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August 29, 2017

Fiction: Summer memories in three slices

I remember heat so severe that the world seemed to have melted and I along with it. Relief came in short bursts of drizzles and light winds. But they dissipated so quickly that they might as well never happened. I chased clouds in my head and drank cool liquids like sugar cane and guava juice.

One hot afternoon, which all afternoons were that summer, four of us gathered our savings and brought a vanilla cone. We held the cone tightly with much hunger - hands on top of hands on top of hands. We each took a small bite while the ice cream dripped onto our fingers and eventually stuck them together. We did not let go until all was gone. We licked our fingers with wistful tongues and wished for more. Then we quietly sat on the hot ground like starving deserts needing water.

I remember school days like daydreams. Classes started when the sun rise and ended when the sun set. Too many of us were tightly packed into a small room with two windows. Cloudy off-white walls, dingy desks and blackboards using chalks so old, that whatever was written was wiped away by the afternoon sunlight. Papers, pencils and books were scarce but that didn't matter as much as the lacking of lunches.

Both girls and boys wore the same bowl-shaped hair cut - short, crooked on the side and sometimes so uneven that the boy or girl would tilt his or her head as if trying to even it out. Most had dirt on their faces. Some wore shoes with holes in the toes. Some wore no shoes at all. We were mirror images of each other but we were young so it didn't matter how we look. We saw ourselves as moldable objects, ready to bend at any adult's request.

As the windows and the door were kept opened to allow air in, the heat came often with strong punches while the clouds rolled by and forgot to rain. We watched the shadows moved while hoping every now and then, some swift wind would sneak in and cool our heads just a little.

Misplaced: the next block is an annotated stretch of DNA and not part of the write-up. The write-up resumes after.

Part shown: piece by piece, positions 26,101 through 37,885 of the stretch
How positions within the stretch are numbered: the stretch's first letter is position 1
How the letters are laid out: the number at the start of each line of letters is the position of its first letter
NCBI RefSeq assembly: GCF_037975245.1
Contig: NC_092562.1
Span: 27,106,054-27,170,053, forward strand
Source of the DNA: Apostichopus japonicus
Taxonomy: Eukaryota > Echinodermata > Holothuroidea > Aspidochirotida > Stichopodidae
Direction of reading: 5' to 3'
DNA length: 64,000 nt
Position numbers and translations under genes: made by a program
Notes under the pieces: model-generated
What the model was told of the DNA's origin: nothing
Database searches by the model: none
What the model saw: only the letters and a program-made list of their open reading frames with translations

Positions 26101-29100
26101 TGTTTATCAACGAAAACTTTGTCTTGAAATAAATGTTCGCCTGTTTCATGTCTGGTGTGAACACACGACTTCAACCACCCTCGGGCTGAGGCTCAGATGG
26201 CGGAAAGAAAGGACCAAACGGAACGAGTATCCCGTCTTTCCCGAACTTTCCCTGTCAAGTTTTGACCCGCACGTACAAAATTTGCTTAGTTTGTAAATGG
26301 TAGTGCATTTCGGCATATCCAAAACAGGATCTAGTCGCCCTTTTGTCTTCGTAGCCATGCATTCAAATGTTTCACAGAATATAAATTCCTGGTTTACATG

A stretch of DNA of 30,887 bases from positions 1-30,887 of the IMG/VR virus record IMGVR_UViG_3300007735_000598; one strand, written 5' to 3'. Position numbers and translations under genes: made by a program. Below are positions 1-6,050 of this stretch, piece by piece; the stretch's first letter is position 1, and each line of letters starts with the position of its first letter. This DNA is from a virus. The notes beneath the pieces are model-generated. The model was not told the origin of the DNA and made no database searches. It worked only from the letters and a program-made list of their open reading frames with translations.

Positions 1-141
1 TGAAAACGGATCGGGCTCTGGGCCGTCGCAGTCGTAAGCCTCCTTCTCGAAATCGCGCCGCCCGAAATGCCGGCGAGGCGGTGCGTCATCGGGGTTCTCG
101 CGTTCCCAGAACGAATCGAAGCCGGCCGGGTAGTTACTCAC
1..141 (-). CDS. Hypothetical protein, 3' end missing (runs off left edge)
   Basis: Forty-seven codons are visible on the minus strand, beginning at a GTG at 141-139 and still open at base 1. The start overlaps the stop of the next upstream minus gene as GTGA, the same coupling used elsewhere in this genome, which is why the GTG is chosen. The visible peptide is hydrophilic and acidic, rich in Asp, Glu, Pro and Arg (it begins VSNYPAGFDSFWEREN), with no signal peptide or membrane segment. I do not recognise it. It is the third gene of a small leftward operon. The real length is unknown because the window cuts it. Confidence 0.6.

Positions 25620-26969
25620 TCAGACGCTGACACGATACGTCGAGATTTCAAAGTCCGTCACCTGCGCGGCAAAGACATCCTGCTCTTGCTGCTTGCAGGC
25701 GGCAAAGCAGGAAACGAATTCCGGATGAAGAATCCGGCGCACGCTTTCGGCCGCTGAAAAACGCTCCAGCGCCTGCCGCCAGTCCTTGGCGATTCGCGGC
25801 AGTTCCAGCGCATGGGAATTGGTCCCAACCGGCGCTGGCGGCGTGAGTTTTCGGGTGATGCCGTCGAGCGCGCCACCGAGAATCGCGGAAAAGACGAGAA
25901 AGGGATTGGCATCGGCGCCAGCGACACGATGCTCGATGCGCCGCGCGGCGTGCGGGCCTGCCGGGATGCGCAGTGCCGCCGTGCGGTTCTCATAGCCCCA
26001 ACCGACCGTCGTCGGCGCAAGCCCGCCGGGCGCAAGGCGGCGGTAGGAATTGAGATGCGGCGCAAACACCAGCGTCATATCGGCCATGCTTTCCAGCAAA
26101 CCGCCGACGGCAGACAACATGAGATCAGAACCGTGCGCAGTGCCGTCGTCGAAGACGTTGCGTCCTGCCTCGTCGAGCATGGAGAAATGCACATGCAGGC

Our attention wasn't always on the teacher. A few of us were woken by a loud bang usually by the teacher striking a ruler or a book on the desk. No harsh words or strong hands were given as the teachers themselves were just as lazy-minded as us. They didn't want to be there either. Sometimes the teachers would run off talking about things we didn't understand but we daydreamed with them.

Still, we stayed even though the hours felt long. The air was tight. The heat was overwhelming. We became more languid as the days went by.

When the sun set, we dragged ourselves home for dinner in the semi-darkness and forgot everything that we've learned that day.

I remember a sky so blue that my vision wavered as if everything around me was a mirage. The sun was brilliant, it hurt to even look sideways at anything. There was a break once where the sky changed to grey and the grey stayed so long that I forgot it had ever been any other color. White sheets shadowed the wind as the clouds wandered above seemingly not wanting to leave and yet not wanting to rain either. Wash day came and went while the sun slept through the weeks. Then it came back and brought the heat. The clouds never showered and rain was a fairytale that was read at night. The sun continued to beat the ground and us. At night, we slept in the cool shadow of the moon holding a fan in one hand and a towel in the other. One to cool us and the other to wipe at the sweat. No lullabies came from the wind. Only silence and the ever aching heat.


I'm participating in the 10 Days of Heat Writing Challenge and today's theme is 'Best summer memory.' To visit other bloggers participating in the challenge, go here.
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